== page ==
Qualitative Interview Studies of Working Mechanisms in Electronic Health: Tools to Enhance Study Quality

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DOI

  • Marianne Ts Holter, Norwegian Centre for Addiction Research (SERAF), Institute of Clinical Medicine, University of Oslo, Oslo, Norway.
  • ,
  • Ayna B Johansen, Norwegian Centre for Addiction Research (SERAF), Institute of Clinical Medicine, University of Oslo, Oslo, Norway.
  • ,
  • Ottar Ness, Department of Education and Lifelong Learning, Norwegian University of Science and Technology (NTNU), Trondheim, Norway.
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  • Svend Brinkmann, Department of Communication and Psychology, Aalborg University, Aalborg, Denmark
  • ,
  • Mette T Høybye
  • Håvar Brendryen, Norwegian Centre for Addiction Research (SERAF), Institute of Clinical Medicine, University of Oslo, Oslo, Norway.

Future development of electronic health (eHealth) programs (automated Web-based health interventions) will be furthered if program design can be based on the knowledge of eHealth's working mechanisms. A promising and pragmatic method for exploring potential working mechanisms is qualitative interview studies, in which eHealth working mechanisms can be explored through the perspective of the program user. Qualitative interview studies are promising as they are suited for exploring what is yet unknown, building new knowledge, and constructing theory. They are also pragmatic, as the development of eHealth programs often entails user interviews for applied purposes (eg, getting feedback for program improvement or identifying barriers for implementation). By capitalizing on these existing (applied) user interviews to also pursue (basic) research questions of how such programs work, the knowledge base of eHealth's working mechanisms can grow quickly. To be useful, such interview studies need to be of sufficient quality, which entails that the interviews should generate enough data of sufficient quality relevant to the research question (ie, rich data). However, getting rich interview data on eHealth working mechanisms can be surprisingly challenging, as several of the authors have experienced. Moreover, when encountering difficulties as we did, there are few places to turn to, there are currently no guidelines for conducting such interview studies in a way that ensure their quality. In this paper, we build on our experience as well as the qualitative literature to address this need, by describing 5 challenges that may arise in such interviews and presenting methodological tools to counteract each challenge. We hope the ideas we offer will spark methodological reflections and provide some options for researchers interested in using qualitative interview studies to explore eHealth's working mechanisms.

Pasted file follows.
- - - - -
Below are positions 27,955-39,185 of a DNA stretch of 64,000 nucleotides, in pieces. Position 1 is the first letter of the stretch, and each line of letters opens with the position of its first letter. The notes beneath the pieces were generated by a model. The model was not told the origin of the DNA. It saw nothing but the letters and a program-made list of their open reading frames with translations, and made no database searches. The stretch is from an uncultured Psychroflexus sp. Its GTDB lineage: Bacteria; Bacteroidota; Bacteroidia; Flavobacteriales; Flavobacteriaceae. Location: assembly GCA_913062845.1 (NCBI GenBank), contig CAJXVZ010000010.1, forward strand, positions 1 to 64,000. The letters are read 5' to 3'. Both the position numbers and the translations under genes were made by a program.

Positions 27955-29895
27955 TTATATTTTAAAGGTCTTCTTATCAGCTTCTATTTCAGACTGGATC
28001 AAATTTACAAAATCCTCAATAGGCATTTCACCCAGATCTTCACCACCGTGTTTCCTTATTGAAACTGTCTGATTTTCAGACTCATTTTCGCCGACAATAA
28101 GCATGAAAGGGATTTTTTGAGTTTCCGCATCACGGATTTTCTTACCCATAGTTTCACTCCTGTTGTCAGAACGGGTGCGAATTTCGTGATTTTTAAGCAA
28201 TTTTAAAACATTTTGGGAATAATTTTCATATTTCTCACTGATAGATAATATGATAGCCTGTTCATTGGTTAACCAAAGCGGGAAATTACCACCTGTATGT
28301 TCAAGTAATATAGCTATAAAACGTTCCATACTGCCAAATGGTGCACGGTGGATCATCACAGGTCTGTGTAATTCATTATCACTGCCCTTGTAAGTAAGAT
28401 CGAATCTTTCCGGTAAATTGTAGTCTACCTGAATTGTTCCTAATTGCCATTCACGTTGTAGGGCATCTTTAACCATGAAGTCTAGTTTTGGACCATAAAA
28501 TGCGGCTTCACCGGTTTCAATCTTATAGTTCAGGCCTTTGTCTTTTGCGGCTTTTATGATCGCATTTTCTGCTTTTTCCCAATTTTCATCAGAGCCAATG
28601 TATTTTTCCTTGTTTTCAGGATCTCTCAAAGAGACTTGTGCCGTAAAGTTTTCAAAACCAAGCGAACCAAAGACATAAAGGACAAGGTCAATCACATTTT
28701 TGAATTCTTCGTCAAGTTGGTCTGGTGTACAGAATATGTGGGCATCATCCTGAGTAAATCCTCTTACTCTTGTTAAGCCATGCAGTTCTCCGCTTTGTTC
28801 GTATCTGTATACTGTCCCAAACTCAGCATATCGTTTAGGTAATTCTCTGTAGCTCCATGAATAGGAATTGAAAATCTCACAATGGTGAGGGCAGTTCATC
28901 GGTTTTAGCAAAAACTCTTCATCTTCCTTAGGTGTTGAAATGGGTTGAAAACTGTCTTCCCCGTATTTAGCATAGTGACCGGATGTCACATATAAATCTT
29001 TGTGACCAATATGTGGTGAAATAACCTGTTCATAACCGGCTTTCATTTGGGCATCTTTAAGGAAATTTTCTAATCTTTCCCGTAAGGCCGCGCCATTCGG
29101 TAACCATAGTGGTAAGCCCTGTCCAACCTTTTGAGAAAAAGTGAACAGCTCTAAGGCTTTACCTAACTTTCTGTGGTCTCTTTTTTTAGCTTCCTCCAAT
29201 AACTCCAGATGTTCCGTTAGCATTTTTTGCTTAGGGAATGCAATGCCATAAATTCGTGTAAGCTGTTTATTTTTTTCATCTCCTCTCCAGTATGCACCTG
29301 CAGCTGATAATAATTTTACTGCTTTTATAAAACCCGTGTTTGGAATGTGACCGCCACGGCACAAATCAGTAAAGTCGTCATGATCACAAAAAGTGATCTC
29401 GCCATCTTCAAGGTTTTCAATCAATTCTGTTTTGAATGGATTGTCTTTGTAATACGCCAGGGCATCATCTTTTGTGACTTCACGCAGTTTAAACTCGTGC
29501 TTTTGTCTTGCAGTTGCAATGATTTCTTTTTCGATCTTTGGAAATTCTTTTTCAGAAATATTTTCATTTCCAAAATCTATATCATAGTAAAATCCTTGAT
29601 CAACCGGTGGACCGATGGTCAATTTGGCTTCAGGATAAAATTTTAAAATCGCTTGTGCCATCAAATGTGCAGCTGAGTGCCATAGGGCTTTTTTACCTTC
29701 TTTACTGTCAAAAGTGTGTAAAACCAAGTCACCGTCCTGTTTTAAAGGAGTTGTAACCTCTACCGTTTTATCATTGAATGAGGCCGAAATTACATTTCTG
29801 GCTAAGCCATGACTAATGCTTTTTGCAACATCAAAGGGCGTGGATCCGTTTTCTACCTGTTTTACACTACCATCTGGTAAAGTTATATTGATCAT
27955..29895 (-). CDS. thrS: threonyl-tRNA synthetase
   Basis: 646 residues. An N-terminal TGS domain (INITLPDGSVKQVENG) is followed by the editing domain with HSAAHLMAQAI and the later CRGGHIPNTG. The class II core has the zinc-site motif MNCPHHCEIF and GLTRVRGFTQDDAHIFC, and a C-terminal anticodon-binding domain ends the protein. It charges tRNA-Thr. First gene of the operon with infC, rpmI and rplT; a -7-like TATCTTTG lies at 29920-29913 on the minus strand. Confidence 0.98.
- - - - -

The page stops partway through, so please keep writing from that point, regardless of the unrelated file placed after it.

Original languageEnglish
JournalJournal of Medical Internet Research
Volume21
Issue5
Pages (from-to)e10354
ISSN1439-4456
DOIs
Publication statusPublished - 6 May 2019

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